Combining digital breast tomosynthesis (DBT) with synthesized 2D mammography leads to higher cancer detection rates with fewer recalls compared with conventional mammography alone, according to German research published October 25 in European Radiology.
A team led by Dr. Sylvia Heywang‑Köbrunner from the National Reference Centre Mammography Munich in Germany also found no differences in biopsy rates between the screening methods and that the combined method does not lead to double exposure to radiation.
"To our best knowledge, this is the first meta-analysis of biopsy rates, biopsies recommended, and biopsies performed in women screened with DBT plus synthesized 2D mammography compared to digital mammography alone," said Heywang‑Köbrunner and colleagues.
DBT has grown in popularity in recent years, with researchers touting its accuracy in detecting breast cancer over standard digital mammography. Combining DBT with other screening methods, including mammography, has been experimented with. However, doing so leads to a double radiation dosage received by patients.
Synthetic mammography, however, reconstructs 2D images from DBT data, meaning no additional radiation dosage.
Heywang‑Köbrunner et al wanted to systematically review and analyze cancer detection rates and recall rates, focusing on available information on biopsy rates and using studies comparing DBT plus synthesized 2D mammography with digital mammography alone. They also performed sensitivity analyses to address heterogeneity among studies.
The researchers looked at data from 12 papers published between 2010 and 2020 that covered a total of 414,281 women from 10 different populations. These included populations based in the U.S., Italy, Spain, Norway, and Australia. The study authors noted that the overall risk of bias of the included studies was assessed to be low.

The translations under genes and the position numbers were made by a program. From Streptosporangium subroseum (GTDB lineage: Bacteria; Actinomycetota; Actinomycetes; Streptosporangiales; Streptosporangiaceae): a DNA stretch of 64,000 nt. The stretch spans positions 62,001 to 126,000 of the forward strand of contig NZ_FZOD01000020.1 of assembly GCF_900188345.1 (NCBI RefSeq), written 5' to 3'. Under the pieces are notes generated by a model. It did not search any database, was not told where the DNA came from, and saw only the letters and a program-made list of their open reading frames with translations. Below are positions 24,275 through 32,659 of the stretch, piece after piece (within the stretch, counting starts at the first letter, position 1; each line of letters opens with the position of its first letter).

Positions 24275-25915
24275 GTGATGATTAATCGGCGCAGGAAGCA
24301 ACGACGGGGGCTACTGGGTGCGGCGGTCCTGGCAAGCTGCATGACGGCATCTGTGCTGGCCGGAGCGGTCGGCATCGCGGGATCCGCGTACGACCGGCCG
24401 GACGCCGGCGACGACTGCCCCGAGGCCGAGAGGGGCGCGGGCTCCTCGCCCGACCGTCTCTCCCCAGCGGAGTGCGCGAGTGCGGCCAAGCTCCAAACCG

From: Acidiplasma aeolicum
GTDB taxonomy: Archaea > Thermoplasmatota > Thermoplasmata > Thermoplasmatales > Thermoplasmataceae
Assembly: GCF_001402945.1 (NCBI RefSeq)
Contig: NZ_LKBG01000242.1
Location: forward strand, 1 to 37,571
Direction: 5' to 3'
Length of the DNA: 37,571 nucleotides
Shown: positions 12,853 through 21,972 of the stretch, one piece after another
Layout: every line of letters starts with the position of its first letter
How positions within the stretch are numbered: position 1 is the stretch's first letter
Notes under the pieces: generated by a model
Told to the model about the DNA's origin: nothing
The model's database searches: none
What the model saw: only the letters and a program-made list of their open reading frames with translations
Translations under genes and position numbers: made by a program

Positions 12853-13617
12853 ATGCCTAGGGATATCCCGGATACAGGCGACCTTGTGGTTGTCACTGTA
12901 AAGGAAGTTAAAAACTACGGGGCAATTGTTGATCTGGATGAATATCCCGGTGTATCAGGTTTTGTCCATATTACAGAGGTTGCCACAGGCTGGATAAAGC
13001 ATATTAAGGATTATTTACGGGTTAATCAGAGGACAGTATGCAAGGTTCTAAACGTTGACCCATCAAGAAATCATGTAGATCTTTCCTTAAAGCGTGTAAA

Heywang‑Köbrunner and colleagues found that screening with DBT plus synthesized 2D mammography compared with digital mammography alone is linked to higher cancer detection rates (risk ratio, 1.35), decreased recalls (risk ratio, 0.79), and a higher cancer detection among recalls (risk ratio, 1.69).
They also found that cancer detection after recommended and performed biopsies was higher with DBT plus synthesized mammography compared with digital mammography alone (risk ratios, 1.57 and 1.36, respectively).
DBT plus synthesized 2D mammography also had higher positive predictive values for recalls in breast cancer screening.
While no differences in biopsy rates were found between the screening methods, biopsies recommended and performed were higher in women screened with the combined method compared with mammography alone.
The researchers also found inconsistent results of interval cancer rates in two studies comparing DBT plus synthesized 2D mammography compared with digital mammography alone, which resulted in no differences when pooling such rates in analyzing studies.
The study authors wrote that further research regarding interval cancer rates stratified by age and breast density is needed.
"Since high cancer detection rate may be related with overdiagnoses, interval cancer rate is the more clinically relevant outcome parameter as it reflects potentially important delays in diagnosis and treatment," they said.